Daniel Sheard, a co-manager on the £8.5bn absolute return bond fund (ARBF) range, lost his job as part of the group’s wider restructuring efforts, the Financial Times reported.
The redundancy was first reported by finews.com last Thursday. The Swiss publication did not identify the whistleblower by name, referring to him as “the co-manager of Gam’s unconstrained bond fund” and “the 13-year Gam veteran”, descriptions that pointed to Sheard.
A source close to the matter told finews.com that Sheard was walking away with several years’ pay and a bonus drawn from the wider bonus pool of the ARBF team.
Sheard confirmed to both publications that he was one of a number of senior portfolio managers that had been made redundant in recent months. Gam has been forced to undertake drastic restructuring efforts, including axing 10% of its workforce, in light of the reputational damage caused from Haywood’s suspension and the subsequent liquidation of one of its most popular fund ranges.
Gam told Portfolio Adviser it does not comment on individuals and could not confirm Sheard’s status at the company. Last week the Swiss manager did verify the departure of real estate financing boss, Jon Rickert, however.
It also would not confirm or deny the identity of the whistleblower.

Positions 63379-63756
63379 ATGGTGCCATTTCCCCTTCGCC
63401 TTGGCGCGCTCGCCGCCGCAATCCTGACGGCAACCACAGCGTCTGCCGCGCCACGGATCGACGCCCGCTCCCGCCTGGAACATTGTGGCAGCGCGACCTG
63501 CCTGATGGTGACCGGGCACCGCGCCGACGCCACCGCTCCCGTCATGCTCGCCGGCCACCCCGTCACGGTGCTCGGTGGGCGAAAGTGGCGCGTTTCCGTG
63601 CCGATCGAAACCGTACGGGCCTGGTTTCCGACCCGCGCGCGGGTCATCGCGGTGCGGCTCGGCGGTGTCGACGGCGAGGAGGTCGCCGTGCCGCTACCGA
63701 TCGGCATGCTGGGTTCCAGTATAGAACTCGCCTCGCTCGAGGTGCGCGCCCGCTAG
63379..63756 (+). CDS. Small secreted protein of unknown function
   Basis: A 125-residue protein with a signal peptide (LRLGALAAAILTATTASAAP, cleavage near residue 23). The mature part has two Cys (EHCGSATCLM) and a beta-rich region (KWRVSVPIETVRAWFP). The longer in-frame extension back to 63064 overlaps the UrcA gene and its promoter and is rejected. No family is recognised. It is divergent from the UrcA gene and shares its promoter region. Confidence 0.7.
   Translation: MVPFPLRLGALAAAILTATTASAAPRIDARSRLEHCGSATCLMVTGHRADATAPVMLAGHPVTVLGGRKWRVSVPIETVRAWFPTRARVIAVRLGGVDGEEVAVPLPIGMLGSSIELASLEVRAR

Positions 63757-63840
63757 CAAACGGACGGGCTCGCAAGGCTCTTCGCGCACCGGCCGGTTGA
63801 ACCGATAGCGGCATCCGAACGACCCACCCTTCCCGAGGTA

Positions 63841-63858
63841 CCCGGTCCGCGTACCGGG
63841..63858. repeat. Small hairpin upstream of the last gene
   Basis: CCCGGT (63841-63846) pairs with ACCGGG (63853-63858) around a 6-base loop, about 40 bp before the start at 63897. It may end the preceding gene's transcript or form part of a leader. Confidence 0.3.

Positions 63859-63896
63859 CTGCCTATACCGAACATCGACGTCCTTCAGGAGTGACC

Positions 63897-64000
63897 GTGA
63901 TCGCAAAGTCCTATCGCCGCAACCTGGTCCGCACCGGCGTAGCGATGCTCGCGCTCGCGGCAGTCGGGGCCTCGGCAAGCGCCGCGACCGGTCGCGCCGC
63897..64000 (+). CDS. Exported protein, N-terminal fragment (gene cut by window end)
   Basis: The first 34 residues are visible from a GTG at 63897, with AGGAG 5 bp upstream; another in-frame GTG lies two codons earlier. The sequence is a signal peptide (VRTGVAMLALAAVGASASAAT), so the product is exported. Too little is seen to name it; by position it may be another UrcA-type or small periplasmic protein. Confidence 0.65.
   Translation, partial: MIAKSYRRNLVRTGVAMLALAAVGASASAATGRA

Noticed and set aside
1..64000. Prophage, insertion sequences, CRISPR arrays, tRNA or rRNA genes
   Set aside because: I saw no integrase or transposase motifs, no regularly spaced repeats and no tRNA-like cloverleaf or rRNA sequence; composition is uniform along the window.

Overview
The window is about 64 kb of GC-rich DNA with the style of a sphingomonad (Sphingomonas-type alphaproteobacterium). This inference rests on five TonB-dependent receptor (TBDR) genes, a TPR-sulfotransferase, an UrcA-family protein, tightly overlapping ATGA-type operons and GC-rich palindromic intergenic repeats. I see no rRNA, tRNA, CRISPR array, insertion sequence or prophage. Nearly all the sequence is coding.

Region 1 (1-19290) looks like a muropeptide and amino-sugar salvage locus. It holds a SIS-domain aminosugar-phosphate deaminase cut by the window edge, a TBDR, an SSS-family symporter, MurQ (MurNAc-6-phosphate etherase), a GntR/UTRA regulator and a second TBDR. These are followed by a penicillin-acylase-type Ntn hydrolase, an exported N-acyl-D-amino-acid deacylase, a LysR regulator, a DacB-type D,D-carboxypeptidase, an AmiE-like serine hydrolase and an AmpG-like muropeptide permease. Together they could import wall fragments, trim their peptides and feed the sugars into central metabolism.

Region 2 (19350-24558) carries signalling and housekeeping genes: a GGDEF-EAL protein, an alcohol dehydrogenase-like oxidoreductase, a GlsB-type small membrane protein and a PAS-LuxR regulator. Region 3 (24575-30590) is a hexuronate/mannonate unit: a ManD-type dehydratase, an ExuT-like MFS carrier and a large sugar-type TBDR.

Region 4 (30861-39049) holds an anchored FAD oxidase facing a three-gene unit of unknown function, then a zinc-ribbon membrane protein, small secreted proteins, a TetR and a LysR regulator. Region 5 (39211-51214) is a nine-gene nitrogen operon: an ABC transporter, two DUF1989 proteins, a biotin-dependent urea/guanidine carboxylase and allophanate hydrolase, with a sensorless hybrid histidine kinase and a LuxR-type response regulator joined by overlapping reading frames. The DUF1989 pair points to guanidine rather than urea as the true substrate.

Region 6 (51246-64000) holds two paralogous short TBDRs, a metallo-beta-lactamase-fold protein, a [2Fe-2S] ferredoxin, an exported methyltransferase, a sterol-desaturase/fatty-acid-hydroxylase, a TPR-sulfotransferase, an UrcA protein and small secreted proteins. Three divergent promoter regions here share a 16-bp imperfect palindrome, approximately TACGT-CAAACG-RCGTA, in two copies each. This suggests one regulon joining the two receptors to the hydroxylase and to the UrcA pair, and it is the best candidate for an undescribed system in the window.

FCA remains silent
This revelation is also embarrassing for the Financial Conduct Authority, which has been panned for its handling of other whistleblowing cases. Many people, including SCM co-founder Gina Miller, lambasted the regulator for not taking a tougher stance on Barclays boss Jes Staley who was allowed to keep his job after breaching the whistleblowing code.
The FCA declined to comment on the dismissal of the Gam whistleblower.
Sheard contacted the UK watchdog directly in March 2018, with Gam’s knowledge, months after the probe into Haywood was launched.
Haywood was ultimately suspended for conduct issues, which concerned his due diligence and record keeping “in certain instances”. The investigation also found that Haywood may have breached Gam’s signatory policy and gifts and entertainment policy, and may have used his personal email for work purposes.
At the time Gam said it would continue to provide “all appropriate protections” to Haywood’s whistle-blowing colleague with then CEO Alexander Friedman remarking that every modern financial services firm should foster a culture that encourages employees with concerns to come forward. This is “central to trusted client relationships,” he noted.
Friedman stepped down as Gam’s chief executive a month later.
Haywood, who had been suspended since last July, was finally sacked by Gam in February for “gross misconduct” as the fund group revealed assets in its investment arm had dropped by a third. The star manager has since claimed he was unfairly dismissed and is being scapegoated by Gam.